Asking me to feel sorry for these people is like asking me to have pity on burglars who dislike door locks, alarm systems, and armed homeowners.

Here’s an excerpt from the Politico story.

A staffer for a congressional Democrat who came up short on Tuesday reports that a team of about five people stopped by their offices this morning to talk about payroll, benefits, writing a résumé, and so forth, with staffers who are now job hunting. But one of the staffers was described as a “counselor” to help with the emotional aspect of the loss — and a section in the packet each staffer was given dealt with the stages of grief (for instance, Stage One being anger, and so on). “It was like it was about death,” the staffer said. “It was bizarre.”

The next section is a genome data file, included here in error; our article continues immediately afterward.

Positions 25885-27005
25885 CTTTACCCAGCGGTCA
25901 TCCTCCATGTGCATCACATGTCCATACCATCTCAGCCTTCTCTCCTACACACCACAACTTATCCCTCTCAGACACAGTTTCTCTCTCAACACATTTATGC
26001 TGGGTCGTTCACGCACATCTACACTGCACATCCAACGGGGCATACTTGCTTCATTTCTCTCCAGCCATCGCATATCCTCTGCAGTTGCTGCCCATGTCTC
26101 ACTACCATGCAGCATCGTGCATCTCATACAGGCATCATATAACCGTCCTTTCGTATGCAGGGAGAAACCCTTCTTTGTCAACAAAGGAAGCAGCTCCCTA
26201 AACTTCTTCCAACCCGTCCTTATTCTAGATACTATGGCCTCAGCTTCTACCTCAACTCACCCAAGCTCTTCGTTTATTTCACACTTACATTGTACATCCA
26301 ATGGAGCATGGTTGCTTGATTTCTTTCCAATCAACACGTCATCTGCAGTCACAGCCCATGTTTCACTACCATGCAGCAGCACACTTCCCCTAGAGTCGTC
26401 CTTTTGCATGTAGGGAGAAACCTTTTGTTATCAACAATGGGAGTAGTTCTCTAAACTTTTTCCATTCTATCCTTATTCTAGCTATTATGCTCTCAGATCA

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Tim Carney of the Washington Examiner has a great piece looking at the utterly indefensible panoply of ethanol subsidies and handouts that screw consumers and taxpayers in order to line the pockets of the politically powerful. Unfortunately, several senior GOP lawmakers have unseemly ties to the lobbyists for the industry. So this is a test, but don’t expect a passing grade.